Now, he’s been released from prison and is back in his hometown of Cape Haven, California. Not everyone is pleased to see him. Like Star Radley, his ex-girlfriend, and sister of the girl he killed.
Duchess Radley, Star’s thirteen-year-old daughter, is part-carer, part-protector to her younger brother, Robin – and her deeply troubled mother. But in trying to protect Star, Duchess inadvertently sets off a chain of events that will have tragic consequences for her family and the whole town.
Murder, revenge, retribution.
On one side of the school, integration debate is Jade, Gee’s steely, single, black mother, grieving for her murdered partner, and determined for her son to have the best chance at a better life. On the other, is Noelle’s enterprising mother, Lacey May, who refuses to see her half-Latina daughters as anything but white. The choices these mothers make will resound for years to come. And twenty years later, when Lacey’s daughters return home to visit her in hospital, they’re forced to confront the ways their parents’ decisions continue to affect the life they live and the people they love.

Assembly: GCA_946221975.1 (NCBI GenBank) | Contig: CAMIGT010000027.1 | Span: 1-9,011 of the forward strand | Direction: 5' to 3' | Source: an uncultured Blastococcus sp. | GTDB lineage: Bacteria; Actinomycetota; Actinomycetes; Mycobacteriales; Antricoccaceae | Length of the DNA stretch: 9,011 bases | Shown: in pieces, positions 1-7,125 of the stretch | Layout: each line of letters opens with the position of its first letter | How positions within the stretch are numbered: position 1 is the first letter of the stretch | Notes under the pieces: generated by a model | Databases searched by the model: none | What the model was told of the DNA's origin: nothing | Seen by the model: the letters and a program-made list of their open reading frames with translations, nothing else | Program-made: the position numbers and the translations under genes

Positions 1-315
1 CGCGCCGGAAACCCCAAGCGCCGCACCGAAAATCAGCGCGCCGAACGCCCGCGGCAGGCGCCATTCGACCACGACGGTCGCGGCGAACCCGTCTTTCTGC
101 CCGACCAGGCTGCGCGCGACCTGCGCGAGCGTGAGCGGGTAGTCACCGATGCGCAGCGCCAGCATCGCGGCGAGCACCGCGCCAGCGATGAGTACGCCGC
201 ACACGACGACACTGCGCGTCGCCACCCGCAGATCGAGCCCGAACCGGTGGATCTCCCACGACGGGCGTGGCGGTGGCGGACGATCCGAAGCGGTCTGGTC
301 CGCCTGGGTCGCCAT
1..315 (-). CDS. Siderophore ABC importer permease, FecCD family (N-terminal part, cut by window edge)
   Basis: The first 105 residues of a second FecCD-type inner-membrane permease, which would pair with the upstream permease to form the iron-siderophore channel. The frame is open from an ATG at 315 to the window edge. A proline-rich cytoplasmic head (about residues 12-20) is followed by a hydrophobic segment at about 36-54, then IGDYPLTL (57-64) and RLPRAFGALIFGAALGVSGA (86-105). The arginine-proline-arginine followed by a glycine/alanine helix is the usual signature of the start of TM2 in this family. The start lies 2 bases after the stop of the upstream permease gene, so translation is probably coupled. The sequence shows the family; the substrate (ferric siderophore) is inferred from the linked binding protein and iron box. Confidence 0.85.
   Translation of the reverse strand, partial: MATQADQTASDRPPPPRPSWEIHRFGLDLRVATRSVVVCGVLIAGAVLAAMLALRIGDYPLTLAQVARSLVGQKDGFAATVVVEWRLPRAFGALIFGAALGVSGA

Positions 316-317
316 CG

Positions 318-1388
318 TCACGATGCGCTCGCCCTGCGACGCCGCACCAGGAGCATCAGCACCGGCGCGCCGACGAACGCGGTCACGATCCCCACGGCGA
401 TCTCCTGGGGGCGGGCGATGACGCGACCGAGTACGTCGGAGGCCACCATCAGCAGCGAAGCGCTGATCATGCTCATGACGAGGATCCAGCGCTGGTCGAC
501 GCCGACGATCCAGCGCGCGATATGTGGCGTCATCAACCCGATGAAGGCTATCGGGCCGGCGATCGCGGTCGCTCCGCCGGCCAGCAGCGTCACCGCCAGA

Texas, 1921. A time of abundance. The Great War is over, the bounty of the land is plentiful, and America is on the brink of a new and optimistic era. But for Elsa Wolcott, deemed too old to marry in a time when marriage is a woman’s only option, the future seems bleak. Until the night she meets Rafe Martinelli and decides to change the direction of her life. There is only one respectable choice with her reputation in ruin: marriage to a man she barely knows.
By 1934, the world has changed; millions are out of work and drought has devastated the Great Plains. Farmers are fighting to keep their land and their livelihoods as crops fail and water dries up and the earth cracks open. Dust storms roll relentlessly across the plains. Everything on the Martinelli farm is dying, including Elsa’s tenuous marriage; each day is a desperate battle against nature and a fight to keep her children alive.